Businesses managing a fleet of drivers face many external factors that impact their bottom line, such as the staggering rise in risky driving behavior, record-high fuel costs and ongoing driver shortages.

Commercial auto insurance is not immune to these pressures, with auto premiums rising year over year as insurers face new risks such as a rise in distracted driving, a recent 12% jump in roadway fatalities and higher vehicle repair costs.

These factors will only exacerbate the continued increase in commercial auto premiums over time. According to the recent Commercial Property/Casualty Index from The Council of Insurance Agents & Brokers (CIAB), commercial auto coverage increased by 5.9% in Q1 of 2022, continuing a concerning trend of 29 consecutive quarters of premium increases.

To combat these negative trends, companies are now investing time and money into gaining better insight into the potential or likely risk that resides within their driver population. Not only does this reduce their exposure, but it puts a company’s risk profile in a better light with insurers that value the implementation of risk-reducing strategies.

Zurich, a global, multi-line insurer, is putting more focus on its customers’ safety and training policies as a measure indicative of reducing future loss probability – partnering with policyholders to mitigate risk and turn that into savings for their customers.

“There is a societal, legal and shareholder expectation that employers effectively select, train and monitor who they put behind the wheel of a company vehicle,” says David Strickland, VP of Casualty Risk Engineering, Zurich North America. “Because driving exposures are inherent in most every business operation – be it a small sedan or DOT regulated tractor-trailer – the ability to deliver on this core expectation in an efficient and effective manner becomes increasingly important in managing this ubiquitous risk.”

As more carriers collaborate with their policyholders to combat rising commercial auto premiums and increased driver risk, there are specific risk-management strategies that should be considered. We discuss these effective approaches below.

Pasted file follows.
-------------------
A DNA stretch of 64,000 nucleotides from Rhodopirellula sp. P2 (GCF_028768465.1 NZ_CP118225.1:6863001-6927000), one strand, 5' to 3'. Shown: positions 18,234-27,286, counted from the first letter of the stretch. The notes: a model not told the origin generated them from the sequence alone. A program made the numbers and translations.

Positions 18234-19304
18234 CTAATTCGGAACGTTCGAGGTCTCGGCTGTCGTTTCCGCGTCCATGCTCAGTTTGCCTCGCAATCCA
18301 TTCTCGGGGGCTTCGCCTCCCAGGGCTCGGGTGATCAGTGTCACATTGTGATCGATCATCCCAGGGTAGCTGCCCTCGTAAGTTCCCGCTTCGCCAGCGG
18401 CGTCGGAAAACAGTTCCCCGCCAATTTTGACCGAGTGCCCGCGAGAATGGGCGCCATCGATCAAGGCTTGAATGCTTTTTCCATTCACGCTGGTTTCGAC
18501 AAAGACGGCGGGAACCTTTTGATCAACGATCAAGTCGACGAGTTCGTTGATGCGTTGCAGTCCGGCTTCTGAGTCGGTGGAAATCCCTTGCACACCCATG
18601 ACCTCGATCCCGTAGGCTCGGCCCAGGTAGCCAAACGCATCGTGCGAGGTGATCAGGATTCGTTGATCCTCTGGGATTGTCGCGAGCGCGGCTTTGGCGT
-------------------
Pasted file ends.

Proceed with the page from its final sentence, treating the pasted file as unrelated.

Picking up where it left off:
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How to Implement a Comprehensive Driver Safety Program

Establish a Healthy Driver Safety and Training Program

Eliminate Self-Reporting

More often than not, companies still rely on self-reporting when it comes to being notified of license status changes, driver violations and crashes. Instead of taking control of their own risk, they place their trust in those who work for them in the hopes of two-way transparency and honesty. The unfortunate reality is that many drivers will be less than willing to share if they’ve incurred a negative driving violation – especially if good driving behavior is integral to keeping their job.

This common practice leaves businesses vulnerable to hidden risk that could have a compounding, negative effect on their bottom line.

Stop Relying on Static Data

Annual and quarterly MVR checks are known to be an expensive venture, especially when considering the volume of checks required and the state fees associated with procuring data. Beyond that, the visibility gap that it creates once an MVR is pulled creates major exposure for businesses – as a lot can happen until the next scheduled pull.

Instead, leveraging a monitoring service that can continuously notify risk managers of upcoming or suspended licenses, state reported violations as well as quickly interpret court and motor vehicle record data across states is an administrative godsend. With continuous MVR monitoring, the costs outweigh the risk of slow change management.

Companies that implement continuous MVR monitoring experience:

  • 22% reduction in monthly violations
  • Up to 14% reduction in monthly crashes
  • 32% reduction in company risk profile events

Provide Frequent Training

Driver violations are profoundly predictive of future crashes and expensive claims. Seemingly harmless citations such as failing to signal a lane change present a 112.6% increased probability that the same offender will find themselves in a crash within the next 12 months.

This is where training becomes critical. Providing timely, remedial driver training is a proven and effective risk mitigation tool against the individual and collective levels of driver risk within a fleet. This also helps protect companies by ensuring they’re demonstrating institutional control after an incident.

And while some companies focus solely on remedial training, those who incorporate frequent, ongoing training and assign courses monthly have far fewer violations – 25% less than the industry average and 50% less than fleets that train twice a year. So, while remedial training is important to get drivers back on the road, adding frequent driver training is a proven method to reduce violations and ultimately, crashes and claims across a company’s fleet.

Achieving Lower Auto Premiums Requires a New Mindset

In the same way we invest a dollar today with the expectation of compounded return, we must rethink how we invest in the human capital responsible for safely representing companies out on our roads. With this new mindset, companies and their carriers can mitigate the risk drivers pose to our communities, while in turn effectively reducing commercial auto premiums.

We’d like to extend a special thank you to Zurich for their contribution to this article. You can discover more about the services offered by Zurich Resilience Solutions, by checking out the ZRS Marketplace.

To learn more about how companies can mitigate driver risk to effectively decrease their commercial auto premiums, download our guide, How to Implement a Comprehensive Driver Safety Program